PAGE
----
Source: Flickr user ~Brenda-Starr~
Mobile network operators may be seeing their long-held dominance in the space fade as newcomers like Apple and Google expand in the mobile sector, but when it comes to selling handsets, carriers still hold the key.
That’s a lesson Microsoft should have learned last week, when it pulled the plug on the Kin, a two-phone lineup that debuted on Verizon Wireless just a few weeks ago. The handsets drew some positive reviews (Gizmodo called them “The best handsets you’ll never buy”) and quickly became cheap thanks to desperate price cuts, but they failed to gain traction due largely to a lack of promotion by the nation’s largest carrier. And as Kevin noted last week, the Kin was a feature phone whose sales were shackled by Verizon’s full-featured data plan pricing — an albatross that might not have existed if Microsoft had better relations with the operator.
Microsoft isn’t the only company taking its lumps for weak carrier relationships. While there’s no shortage of reasons Nokia continues to spin its wheels in the West, many of the company’s troubles can be traced to an inability to bend to the will of North American carriers.
Google’s Andy Rubin, meanwhile, conceded last month that his company’s bold experiment to sell the Nexus One directly to consumers failed “to fundamentally change the way phones are sold.” (That fact seems to have eluded co-CEO Eric Schmidt, who last week, in a fit of delusion, said the company killed the Nexus One after less than six months because it was “so successful.”) Google’s marketing — which consisted primarily of a link on its home page — failed to live up to the phone’s impressive capabilities, and the lack of a brick-and-mortar presence prevented users from laying their hands on the device before they purchased it. It’s becoming clear that Google killed the gadget for fear of further alienating carriers and other industry partners that are vital to the success of Android.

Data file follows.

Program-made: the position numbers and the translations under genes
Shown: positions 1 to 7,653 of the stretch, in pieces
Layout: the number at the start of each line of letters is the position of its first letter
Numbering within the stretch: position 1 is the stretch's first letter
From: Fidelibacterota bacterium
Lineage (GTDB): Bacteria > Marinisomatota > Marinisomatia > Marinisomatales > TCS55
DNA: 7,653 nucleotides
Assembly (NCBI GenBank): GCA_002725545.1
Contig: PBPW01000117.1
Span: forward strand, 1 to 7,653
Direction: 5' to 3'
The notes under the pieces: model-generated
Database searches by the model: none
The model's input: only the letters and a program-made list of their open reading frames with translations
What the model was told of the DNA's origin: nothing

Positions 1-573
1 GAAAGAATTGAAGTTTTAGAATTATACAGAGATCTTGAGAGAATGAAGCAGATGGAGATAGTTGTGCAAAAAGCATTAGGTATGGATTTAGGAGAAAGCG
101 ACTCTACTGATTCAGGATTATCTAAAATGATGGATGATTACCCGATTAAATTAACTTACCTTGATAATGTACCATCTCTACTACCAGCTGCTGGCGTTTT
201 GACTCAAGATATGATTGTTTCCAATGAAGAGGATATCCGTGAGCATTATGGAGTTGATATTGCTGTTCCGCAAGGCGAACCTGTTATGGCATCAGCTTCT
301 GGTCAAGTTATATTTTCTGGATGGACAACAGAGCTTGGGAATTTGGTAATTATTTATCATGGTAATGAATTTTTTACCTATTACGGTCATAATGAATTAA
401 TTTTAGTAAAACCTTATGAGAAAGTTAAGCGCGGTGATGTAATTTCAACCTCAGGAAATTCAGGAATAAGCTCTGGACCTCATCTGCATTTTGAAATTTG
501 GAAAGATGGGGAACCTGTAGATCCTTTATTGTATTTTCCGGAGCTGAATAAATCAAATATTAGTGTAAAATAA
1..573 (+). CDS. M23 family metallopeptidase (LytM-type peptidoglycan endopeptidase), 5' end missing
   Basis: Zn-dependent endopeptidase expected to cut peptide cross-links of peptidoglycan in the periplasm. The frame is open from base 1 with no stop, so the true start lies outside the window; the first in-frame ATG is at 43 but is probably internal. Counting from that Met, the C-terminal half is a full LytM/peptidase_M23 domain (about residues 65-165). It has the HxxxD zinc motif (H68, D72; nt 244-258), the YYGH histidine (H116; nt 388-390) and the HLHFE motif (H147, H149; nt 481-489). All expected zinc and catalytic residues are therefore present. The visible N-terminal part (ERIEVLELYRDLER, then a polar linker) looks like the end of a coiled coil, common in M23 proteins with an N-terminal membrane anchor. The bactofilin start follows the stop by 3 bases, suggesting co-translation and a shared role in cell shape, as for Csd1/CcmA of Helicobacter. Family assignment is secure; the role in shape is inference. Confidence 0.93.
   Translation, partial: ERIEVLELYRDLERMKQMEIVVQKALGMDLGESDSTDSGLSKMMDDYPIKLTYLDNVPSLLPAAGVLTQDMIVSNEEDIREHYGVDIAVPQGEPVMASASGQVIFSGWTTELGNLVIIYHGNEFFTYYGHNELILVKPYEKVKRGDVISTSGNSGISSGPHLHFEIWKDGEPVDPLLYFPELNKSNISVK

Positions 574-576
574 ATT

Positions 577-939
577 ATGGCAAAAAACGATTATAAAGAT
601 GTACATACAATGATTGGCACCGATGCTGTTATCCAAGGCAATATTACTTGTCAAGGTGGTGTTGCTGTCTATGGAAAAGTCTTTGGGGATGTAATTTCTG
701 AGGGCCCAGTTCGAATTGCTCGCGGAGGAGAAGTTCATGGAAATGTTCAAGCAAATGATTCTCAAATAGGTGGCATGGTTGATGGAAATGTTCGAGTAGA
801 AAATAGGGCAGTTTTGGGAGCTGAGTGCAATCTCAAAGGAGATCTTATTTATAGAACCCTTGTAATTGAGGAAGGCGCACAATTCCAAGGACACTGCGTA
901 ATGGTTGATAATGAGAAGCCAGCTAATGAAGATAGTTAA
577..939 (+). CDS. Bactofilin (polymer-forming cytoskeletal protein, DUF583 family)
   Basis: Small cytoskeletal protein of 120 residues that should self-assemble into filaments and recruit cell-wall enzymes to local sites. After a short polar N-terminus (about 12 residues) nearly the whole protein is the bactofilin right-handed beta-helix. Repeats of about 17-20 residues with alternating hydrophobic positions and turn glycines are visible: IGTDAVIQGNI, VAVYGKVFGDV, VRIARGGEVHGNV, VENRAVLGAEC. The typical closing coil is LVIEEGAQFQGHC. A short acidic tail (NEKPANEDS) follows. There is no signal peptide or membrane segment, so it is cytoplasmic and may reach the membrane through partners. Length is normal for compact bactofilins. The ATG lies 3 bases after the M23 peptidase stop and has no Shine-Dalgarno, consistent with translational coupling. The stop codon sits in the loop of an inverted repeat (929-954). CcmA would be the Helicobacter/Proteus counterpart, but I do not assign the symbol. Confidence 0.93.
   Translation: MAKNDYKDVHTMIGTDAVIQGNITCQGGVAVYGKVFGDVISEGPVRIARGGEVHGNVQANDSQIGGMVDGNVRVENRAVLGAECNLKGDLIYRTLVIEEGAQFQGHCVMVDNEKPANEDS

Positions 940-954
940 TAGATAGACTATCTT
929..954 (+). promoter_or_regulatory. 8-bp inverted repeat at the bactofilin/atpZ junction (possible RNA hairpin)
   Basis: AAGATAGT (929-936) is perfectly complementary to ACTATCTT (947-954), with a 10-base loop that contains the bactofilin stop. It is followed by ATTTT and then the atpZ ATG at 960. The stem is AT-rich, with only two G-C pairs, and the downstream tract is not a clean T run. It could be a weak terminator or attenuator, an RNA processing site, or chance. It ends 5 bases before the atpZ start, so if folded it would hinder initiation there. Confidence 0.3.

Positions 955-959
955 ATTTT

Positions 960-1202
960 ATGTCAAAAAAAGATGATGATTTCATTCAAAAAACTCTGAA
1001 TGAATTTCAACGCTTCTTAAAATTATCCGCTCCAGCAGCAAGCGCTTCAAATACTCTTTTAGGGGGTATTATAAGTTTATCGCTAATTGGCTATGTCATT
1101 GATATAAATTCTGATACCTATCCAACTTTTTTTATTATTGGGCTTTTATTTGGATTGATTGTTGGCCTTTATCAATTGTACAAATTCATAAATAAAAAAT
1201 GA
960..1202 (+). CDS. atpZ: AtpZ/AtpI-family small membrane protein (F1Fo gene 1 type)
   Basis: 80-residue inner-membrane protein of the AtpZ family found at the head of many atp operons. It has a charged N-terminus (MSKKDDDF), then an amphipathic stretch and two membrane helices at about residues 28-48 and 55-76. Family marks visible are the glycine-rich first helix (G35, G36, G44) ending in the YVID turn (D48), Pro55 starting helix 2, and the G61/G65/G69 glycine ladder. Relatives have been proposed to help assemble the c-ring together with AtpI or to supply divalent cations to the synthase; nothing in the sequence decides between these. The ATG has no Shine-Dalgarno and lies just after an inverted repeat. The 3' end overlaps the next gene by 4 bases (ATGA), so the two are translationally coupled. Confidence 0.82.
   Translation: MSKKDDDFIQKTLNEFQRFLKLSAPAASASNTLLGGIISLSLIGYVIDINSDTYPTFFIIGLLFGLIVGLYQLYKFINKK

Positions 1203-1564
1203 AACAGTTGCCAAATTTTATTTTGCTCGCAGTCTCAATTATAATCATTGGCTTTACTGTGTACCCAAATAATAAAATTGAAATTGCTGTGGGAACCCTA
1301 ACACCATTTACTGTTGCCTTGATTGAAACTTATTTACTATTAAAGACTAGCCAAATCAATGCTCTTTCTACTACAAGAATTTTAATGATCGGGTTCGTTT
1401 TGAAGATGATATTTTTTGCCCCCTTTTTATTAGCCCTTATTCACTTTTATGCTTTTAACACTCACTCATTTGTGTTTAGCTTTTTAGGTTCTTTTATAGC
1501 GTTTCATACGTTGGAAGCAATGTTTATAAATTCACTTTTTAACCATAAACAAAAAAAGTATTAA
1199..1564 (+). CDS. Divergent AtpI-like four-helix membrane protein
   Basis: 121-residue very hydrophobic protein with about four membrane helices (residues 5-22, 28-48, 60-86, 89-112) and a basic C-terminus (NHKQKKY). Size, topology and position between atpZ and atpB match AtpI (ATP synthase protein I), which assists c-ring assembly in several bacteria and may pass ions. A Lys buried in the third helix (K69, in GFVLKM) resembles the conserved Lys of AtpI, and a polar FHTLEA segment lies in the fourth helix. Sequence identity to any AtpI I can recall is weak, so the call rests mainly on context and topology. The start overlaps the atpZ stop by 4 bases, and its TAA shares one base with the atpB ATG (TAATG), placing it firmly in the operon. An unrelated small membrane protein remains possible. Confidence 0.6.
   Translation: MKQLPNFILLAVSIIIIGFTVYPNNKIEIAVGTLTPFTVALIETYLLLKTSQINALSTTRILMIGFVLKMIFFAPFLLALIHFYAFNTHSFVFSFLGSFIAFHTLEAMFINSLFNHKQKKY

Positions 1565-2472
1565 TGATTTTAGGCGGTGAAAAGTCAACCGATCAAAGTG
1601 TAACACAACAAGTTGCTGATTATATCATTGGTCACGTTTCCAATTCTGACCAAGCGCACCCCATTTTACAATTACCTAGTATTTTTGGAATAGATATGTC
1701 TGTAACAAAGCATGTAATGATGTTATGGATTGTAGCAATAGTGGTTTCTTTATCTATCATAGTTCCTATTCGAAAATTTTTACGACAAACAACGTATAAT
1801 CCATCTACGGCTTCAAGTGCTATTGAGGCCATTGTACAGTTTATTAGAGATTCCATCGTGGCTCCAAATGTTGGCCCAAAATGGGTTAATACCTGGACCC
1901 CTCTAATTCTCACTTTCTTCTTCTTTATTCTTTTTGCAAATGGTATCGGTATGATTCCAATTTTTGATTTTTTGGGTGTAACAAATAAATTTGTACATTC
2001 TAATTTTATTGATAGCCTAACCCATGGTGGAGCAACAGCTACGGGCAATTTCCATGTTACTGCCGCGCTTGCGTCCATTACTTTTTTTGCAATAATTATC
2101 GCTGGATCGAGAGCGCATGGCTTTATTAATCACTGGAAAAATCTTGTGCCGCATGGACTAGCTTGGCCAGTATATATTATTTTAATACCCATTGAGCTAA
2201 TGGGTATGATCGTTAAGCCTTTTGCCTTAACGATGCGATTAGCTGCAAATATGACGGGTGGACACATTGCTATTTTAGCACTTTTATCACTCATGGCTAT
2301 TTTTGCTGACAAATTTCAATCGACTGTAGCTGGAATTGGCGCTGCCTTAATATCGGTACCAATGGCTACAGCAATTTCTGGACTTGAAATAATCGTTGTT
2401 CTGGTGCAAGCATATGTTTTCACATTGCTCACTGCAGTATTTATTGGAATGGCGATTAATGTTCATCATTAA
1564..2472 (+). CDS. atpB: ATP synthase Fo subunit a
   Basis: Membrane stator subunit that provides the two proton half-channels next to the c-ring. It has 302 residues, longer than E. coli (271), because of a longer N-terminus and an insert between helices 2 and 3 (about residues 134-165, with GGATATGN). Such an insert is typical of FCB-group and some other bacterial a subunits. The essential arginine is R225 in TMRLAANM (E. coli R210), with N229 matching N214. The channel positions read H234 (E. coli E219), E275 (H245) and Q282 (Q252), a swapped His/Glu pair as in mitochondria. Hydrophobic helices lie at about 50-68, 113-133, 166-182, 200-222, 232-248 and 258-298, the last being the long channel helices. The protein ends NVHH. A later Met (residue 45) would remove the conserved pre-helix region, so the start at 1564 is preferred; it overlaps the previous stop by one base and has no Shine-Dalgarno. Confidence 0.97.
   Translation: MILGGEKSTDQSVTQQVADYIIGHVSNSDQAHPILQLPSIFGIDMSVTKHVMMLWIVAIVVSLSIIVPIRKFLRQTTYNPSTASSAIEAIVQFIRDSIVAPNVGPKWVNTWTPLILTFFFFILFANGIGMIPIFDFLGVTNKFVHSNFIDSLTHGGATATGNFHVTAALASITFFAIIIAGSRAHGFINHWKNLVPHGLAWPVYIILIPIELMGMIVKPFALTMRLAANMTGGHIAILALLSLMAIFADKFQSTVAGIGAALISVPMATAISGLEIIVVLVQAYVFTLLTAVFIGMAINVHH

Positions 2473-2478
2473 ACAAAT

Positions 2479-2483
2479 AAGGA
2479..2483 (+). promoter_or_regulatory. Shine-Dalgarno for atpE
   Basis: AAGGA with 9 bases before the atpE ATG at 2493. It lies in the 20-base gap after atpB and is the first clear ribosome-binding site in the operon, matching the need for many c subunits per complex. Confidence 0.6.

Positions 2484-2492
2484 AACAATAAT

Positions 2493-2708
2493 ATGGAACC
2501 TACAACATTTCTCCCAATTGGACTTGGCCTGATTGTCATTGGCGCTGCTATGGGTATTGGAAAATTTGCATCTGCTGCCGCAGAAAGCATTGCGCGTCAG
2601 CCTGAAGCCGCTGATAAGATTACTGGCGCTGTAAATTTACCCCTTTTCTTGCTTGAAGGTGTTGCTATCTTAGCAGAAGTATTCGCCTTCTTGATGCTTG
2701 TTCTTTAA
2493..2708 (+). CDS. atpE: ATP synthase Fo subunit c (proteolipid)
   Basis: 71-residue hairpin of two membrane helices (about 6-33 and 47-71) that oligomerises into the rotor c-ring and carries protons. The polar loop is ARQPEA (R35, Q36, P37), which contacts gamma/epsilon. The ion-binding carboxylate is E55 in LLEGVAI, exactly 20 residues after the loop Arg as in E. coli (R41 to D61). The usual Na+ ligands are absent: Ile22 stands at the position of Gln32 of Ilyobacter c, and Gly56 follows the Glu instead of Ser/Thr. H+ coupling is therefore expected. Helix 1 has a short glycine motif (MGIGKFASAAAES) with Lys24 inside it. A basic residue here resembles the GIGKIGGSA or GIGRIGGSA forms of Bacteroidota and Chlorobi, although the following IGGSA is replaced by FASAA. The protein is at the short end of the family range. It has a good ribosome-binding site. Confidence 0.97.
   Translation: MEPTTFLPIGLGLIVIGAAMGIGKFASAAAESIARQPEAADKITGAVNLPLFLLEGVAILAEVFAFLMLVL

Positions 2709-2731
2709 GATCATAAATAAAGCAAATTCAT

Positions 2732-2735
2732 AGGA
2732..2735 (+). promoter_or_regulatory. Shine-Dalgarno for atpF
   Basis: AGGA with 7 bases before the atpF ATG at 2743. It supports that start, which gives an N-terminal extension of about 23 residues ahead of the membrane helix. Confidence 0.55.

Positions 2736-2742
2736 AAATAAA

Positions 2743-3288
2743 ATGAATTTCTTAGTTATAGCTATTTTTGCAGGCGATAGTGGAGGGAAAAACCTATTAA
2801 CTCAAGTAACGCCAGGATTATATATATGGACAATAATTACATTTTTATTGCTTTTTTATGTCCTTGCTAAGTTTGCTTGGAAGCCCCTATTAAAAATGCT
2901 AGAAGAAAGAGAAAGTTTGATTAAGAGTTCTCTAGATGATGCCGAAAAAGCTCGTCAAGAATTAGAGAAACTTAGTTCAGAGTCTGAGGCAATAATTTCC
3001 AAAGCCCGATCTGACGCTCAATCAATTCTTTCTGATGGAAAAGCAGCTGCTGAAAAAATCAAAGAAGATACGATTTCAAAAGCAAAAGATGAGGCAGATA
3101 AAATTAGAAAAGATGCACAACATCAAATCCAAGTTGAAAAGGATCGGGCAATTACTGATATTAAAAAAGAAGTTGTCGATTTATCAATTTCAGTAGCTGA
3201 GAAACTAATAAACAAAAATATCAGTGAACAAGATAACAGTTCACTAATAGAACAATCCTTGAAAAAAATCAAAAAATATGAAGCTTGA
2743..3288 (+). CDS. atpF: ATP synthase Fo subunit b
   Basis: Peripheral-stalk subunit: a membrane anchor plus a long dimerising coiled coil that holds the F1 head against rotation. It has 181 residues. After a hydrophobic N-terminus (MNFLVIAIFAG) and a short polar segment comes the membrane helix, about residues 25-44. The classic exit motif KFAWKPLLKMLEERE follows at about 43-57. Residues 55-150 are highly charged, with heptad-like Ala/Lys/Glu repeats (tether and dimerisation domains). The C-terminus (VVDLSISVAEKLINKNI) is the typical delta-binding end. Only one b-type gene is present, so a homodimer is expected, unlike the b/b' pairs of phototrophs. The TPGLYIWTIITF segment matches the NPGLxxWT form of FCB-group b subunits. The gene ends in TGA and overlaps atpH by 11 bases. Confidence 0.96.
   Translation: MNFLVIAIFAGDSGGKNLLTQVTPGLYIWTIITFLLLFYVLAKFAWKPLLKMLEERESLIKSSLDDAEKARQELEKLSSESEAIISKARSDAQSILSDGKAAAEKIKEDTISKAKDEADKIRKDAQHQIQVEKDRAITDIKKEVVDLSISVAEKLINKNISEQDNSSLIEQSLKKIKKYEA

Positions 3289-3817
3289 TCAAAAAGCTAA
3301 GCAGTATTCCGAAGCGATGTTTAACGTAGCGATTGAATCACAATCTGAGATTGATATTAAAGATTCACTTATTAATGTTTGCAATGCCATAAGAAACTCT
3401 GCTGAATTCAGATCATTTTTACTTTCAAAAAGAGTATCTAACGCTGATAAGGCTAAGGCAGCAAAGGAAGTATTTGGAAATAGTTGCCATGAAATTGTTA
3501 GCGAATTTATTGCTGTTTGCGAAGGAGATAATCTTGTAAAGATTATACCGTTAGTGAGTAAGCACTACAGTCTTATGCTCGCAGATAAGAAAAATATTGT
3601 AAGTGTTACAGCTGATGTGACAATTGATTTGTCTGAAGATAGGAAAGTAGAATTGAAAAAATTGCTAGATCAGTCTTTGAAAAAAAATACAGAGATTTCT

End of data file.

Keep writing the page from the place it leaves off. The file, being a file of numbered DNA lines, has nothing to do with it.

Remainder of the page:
But perhaps no manufacturer illustrates the importance of carrier marketing efforts the way Palm did with the launch of its Pre two years ago. Palm’s own ads for the smartphone were criticized as creepy and uninformative, and Sprint — which also had a lot riding on the gadget — inexplicably declined to offer much help. Palm’s webOS is widely acknowledged as a top-notch smartphone platform, but the lack of effective marketing sealed the company’s fate.
And no operator is better at hawking handsets than Verizon Wireless. Its $100 million ad campaign for the Motorola Droid launch was an unqualified success, fueling Droid sales that outpaced the Nexus One by a factor of nine in its first 74 days on the market. Also, Verizon’s aggressive “buy one, get one” promotion played a huge role in the success of RIM’s BlackBerry Curve, which made headlines last year by outselling the iPhone in the first quarter of 2009.
Of course, the iconic iPhone is a glaring exception to the rule that carriers must be actively involved in marketing for a handset to become a hit. Apple continues to demonstrate remarkable promotional savvy with its smartphone (and now with the iPad) by creating eye-catching commercials that tell consumers exactly why they should use the company’s products. That has been a huge blessing for AT&T, which enjoys the benefit of added subscribers without incurring the steep costs of advertising. (It’s also worth noting that the monogamous relationship between AT&T and Apple also paved the way for an affordable monthly data plan for the iPad, until the carrier did away with its unlimited data offerings several weeks ago.) But there’s a downside for AT&T too: By letting Apple do the heavy lifting, AT&T has failed to fully co-opt iPhone marketing and present its own brand alongside Apple’s iconic name.
There is only one Apple though, and other manufacturers have neither Cupertino’s promotional acumen nor its deep pockets. Smartphone companies can help themselves, to be sure, by marketing their brands to consumers directly, as HTC has done effectively with its “You” campaign. But even as the Apples and Googles of the world elbow their way into mobile space, network operators are crucial to successful hardware sales. Astoundingly, that’s a lesson some manufacturers have yet to learn.